The Tufts University Police Department at approximately 3:50 p.m. issued an e-mail security alert about a man carrying a handgun on Professors Row. The alert, however, turned out to be a false alarm, TUPD said in a follow-up e-mail to the community.
Immediately after TUPD sent the first security alert about the 2:35 p.m. sighting, a man matching the physical description in the report called TUPD to say that he had been walking down Professors Row with a ratchet wrench at that time.
After meeting the caller, TUPD determined that he matched the description in the first report and confirmed that the ratchet wrench had been mistaken for a revolver, according to the second e-mail sent approximately an hour later.
“The police were able to confirm certain details with him … and that it was all completely innocent behavior,” Director of Public Relations Kim Thurler said.
The person who made the original report to TUPD said there was a clicking sound that “might be the sound of a cylinder in a revolver,” Thurler said. She explained that the man who had been carrying the ratchet wrench had been twirling it, making a similar sound.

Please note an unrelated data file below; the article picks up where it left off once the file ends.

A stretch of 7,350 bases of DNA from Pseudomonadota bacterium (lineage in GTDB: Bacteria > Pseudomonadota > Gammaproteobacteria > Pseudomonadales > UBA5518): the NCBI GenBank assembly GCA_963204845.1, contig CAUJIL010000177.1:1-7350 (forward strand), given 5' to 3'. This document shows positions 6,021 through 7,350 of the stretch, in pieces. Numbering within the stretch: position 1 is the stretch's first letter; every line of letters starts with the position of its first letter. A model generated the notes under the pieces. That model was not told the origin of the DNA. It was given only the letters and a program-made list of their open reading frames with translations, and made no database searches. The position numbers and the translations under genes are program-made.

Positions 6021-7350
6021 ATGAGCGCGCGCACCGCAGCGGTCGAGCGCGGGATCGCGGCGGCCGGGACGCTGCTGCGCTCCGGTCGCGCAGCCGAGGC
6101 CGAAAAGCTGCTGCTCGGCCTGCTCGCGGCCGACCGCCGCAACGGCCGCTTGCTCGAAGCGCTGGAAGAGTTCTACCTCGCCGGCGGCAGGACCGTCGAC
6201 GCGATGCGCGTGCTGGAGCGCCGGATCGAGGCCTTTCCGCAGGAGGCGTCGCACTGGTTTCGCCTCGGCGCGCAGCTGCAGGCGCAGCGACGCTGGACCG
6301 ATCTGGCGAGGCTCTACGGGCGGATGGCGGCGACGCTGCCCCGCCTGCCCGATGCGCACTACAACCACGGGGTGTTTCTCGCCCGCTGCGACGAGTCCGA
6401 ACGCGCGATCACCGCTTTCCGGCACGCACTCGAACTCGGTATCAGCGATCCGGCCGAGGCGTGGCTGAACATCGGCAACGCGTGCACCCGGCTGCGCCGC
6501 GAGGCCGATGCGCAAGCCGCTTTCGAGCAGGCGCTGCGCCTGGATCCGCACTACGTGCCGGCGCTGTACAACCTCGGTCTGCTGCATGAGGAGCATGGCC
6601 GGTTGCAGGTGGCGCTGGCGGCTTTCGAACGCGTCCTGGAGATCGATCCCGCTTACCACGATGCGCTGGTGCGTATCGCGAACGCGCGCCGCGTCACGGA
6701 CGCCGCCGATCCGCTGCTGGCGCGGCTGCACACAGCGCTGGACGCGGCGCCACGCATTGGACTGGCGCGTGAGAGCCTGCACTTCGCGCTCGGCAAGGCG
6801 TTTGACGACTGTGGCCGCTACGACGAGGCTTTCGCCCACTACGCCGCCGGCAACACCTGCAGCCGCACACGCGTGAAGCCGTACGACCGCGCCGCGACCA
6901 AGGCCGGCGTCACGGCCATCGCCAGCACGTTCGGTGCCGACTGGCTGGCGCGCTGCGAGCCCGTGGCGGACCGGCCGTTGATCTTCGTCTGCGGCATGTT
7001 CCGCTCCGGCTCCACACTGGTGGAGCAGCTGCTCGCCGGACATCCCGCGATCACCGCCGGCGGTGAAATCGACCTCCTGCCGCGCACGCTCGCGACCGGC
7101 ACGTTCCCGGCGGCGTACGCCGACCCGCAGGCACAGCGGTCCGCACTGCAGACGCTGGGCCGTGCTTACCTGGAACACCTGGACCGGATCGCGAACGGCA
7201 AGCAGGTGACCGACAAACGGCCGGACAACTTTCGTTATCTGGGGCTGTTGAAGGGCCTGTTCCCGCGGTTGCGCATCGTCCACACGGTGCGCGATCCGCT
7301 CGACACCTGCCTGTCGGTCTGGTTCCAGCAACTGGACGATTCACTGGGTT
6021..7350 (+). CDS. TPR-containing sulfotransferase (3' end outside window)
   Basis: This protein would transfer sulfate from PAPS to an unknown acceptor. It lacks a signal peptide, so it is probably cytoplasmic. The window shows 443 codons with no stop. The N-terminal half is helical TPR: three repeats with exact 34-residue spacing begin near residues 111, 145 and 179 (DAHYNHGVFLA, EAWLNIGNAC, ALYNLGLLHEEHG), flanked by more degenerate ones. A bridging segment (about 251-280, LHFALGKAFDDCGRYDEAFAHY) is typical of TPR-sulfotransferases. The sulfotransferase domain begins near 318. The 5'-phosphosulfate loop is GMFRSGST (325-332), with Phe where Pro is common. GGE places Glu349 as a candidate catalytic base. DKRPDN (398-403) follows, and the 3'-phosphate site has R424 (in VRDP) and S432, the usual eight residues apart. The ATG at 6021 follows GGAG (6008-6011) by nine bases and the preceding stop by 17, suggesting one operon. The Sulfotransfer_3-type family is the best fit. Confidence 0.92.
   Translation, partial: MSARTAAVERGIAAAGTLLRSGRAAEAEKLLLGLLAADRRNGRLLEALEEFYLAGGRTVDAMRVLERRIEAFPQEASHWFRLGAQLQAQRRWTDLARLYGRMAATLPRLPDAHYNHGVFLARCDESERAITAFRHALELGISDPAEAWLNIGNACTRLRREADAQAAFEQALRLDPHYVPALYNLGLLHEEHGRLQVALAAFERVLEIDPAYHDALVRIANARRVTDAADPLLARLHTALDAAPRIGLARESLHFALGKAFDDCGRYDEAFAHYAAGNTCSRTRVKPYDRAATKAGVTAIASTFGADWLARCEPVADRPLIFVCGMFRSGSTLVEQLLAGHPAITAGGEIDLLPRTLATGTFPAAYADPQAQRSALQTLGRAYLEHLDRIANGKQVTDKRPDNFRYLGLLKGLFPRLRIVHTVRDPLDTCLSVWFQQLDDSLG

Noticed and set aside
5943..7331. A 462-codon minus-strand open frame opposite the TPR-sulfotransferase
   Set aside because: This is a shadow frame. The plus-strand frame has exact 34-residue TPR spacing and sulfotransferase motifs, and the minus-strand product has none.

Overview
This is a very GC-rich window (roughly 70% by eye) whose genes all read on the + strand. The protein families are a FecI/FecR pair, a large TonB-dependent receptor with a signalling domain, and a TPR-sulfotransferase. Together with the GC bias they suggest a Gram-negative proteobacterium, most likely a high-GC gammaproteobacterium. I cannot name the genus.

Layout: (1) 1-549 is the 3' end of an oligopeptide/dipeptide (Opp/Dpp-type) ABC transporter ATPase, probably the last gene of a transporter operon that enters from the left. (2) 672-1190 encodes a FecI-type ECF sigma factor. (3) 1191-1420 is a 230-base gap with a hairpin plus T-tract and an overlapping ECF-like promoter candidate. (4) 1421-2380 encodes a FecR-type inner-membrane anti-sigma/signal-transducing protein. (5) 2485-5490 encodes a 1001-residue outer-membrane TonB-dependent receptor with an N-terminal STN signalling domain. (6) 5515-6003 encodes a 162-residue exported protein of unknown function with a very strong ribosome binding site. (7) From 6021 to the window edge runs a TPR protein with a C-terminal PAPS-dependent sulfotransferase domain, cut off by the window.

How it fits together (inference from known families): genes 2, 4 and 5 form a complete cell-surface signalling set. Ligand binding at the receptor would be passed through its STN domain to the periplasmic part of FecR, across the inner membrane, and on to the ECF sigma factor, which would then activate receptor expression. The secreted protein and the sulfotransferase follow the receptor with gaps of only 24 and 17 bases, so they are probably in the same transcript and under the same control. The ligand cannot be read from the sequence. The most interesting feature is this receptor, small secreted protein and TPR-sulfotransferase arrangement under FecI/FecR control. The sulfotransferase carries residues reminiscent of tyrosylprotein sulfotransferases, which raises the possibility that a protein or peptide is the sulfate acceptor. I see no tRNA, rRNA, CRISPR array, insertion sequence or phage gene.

After TUPD received the initial report, it conducted a search of the area along with both the Medford and Somerville Police Departments. The search was negative, according to the first e-mail.
Thurler said that TUPD and Tufts administrators judged that an e-mail alert, rather than a message from the Tufts Emergency Alert System — which notifies students about emergencies via text and voice messages — was the best response to the initial report.
“Tufts University Police, working with senior leadership at the university, considered how best to address this situation,” Thurler said in an e-mail to the Daily. “They concluded that in this case, an e-mailed safety alert was the appropriate channel, since Tufts had no evidence of any immediate threat to the community and no indication that anyone was planning any violent act.”
Both the Medford and Somerville Police Departments were notified of the false alarm. “It’s basically a non-event,” Somerville Police Department Deputy Chief Paul Upton said.
Upton said false reports of firearm sightings are fairly common. “We get these calls a lot more often than not,” he said.
The Medford Police Department had no further information about the report. Calls to TUPD were not immediately returned.